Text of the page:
Last year saw Dolby launching it’s Media Generator, with much surrounding hype. The service is Dolby’s way of compressing music files a huge amount while retaining very high quality. The company claims the techniques it uses are so advanced that the only way you’ll notice the difference is if you hook the track up to a multi-thousand dollar soundsystem. And today, mobile and on-line streaming music service Rhapsody has announced that it will be using the Dolby Media Generator to optimise pretty much its entire catalogue of tracks.
Dolby doesn’t need much by the way of an introduction (if you’ve ever been to the cinema, or like great sound quality when you’re watching movies at home). You may not have heard of Rhapsody, though. It’s a part of Real Networks, but last month Real announced that it was spinning Rhapsody out to become a fully independent company. The service works much the same as Spotify and Grooveshark – the idea is that you should be able to stream any track you want straight to an internet-connected device… like your mobile.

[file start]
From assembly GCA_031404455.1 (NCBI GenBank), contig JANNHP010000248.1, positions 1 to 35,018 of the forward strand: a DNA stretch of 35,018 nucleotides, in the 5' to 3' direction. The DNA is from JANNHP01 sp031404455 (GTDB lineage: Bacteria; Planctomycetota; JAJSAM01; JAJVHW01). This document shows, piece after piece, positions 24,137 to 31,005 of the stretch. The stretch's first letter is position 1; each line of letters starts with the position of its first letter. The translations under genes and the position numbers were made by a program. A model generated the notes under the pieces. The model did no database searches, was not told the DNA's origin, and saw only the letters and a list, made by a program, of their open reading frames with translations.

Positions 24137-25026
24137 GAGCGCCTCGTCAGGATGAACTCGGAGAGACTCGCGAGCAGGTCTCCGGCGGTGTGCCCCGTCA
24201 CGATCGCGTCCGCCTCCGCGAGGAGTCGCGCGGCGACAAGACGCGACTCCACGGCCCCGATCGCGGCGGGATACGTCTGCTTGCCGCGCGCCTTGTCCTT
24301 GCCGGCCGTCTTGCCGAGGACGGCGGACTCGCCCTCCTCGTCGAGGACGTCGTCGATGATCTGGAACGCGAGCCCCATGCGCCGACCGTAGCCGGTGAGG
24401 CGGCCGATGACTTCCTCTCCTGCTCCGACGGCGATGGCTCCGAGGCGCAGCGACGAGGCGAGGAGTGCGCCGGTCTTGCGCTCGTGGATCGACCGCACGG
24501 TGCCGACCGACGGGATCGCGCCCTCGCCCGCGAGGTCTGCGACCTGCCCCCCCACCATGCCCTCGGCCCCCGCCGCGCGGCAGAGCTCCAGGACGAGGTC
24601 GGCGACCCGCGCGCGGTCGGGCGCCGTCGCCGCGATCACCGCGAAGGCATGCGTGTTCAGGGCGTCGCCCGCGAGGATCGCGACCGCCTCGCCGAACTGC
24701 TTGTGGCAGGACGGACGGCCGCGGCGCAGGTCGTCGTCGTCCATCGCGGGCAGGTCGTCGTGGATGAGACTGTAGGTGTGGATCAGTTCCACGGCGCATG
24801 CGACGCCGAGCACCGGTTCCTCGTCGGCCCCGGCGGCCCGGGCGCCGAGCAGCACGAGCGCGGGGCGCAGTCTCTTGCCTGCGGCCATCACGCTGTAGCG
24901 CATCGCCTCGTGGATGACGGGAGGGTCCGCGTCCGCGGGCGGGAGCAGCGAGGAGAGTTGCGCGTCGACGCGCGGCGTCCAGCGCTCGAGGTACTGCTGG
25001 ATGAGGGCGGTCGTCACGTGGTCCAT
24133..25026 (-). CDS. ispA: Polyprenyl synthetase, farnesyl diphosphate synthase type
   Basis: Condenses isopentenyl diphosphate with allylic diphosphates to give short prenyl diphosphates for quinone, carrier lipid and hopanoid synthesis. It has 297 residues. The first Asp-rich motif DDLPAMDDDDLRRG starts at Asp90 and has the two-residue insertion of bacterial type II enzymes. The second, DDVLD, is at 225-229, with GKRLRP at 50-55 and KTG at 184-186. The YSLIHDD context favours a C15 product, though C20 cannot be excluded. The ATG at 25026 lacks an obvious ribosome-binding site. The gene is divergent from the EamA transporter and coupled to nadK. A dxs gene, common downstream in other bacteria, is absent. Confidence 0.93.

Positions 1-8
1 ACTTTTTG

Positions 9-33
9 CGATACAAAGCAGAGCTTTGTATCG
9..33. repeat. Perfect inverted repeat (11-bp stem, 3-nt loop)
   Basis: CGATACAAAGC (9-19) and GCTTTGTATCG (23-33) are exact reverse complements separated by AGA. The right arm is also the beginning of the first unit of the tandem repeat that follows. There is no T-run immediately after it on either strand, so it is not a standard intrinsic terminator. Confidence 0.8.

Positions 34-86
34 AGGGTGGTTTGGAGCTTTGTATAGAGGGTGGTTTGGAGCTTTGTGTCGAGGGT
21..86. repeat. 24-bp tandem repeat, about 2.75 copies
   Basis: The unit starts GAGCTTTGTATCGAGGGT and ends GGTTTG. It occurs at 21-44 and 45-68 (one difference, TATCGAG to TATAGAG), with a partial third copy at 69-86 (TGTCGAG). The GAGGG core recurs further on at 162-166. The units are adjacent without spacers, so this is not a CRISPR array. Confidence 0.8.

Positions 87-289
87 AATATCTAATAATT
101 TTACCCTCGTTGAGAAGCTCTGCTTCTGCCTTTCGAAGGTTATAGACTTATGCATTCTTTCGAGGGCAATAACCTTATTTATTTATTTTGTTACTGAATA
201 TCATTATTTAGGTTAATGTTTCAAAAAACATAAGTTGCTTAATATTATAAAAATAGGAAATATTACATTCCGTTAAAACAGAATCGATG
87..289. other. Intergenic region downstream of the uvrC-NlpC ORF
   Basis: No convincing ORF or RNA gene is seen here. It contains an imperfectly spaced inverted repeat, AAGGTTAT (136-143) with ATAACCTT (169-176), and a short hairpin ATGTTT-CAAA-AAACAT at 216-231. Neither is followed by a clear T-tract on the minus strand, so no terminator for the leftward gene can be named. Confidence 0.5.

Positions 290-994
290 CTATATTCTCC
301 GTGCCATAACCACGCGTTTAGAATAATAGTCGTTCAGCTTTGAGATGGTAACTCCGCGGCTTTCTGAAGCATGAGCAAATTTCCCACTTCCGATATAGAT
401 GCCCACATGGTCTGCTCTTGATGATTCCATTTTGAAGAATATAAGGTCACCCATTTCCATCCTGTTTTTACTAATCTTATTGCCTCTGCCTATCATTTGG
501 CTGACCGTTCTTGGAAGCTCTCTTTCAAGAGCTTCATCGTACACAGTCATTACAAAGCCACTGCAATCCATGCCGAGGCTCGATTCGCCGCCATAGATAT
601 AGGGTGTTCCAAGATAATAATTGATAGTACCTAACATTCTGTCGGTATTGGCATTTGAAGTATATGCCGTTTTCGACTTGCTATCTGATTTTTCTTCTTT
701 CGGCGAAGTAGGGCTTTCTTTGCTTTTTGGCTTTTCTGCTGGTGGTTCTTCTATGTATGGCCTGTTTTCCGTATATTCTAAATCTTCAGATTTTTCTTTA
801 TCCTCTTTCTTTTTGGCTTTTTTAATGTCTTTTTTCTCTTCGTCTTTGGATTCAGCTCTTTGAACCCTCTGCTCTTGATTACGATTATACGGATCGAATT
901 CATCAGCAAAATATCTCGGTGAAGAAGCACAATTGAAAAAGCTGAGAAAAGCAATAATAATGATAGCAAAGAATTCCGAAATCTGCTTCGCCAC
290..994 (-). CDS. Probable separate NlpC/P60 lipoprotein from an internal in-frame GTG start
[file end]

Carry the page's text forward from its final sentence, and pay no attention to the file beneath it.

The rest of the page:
The difference here is that Rhapsody has been around in one form or another since 2001. It has come through the dark days of insanely restrictive digital-rights management, and is now one of the growing number of companies who sell DRM-free MP3s to it’s users.
What we think?
Digital rights and legal wrangling aren’t the only contentious points in mobile music right now (although Rhapsody has had a lot of experience in both, particularly due to its habit of streaming music to iPhones). It’s a hotly contested area. Services like Rhapsody and Spotify are kept at arms length by both operators and Apple. Operators don’t like them because they stream music directly to your device, jacking up the amount of data you use hugely and adding to their infrastructure problems. Apple doesn’t like them because they directly compete with one of the the core functions of the iPod – playing music. Although, with other smartphones becoming just as good as iPhones at playing music, Apple may have to rethink things somewhat.
However, from a consumer point of view, I’m all for this. If you can offer me great sounding tracks alongside low data compression, I will thank you very much.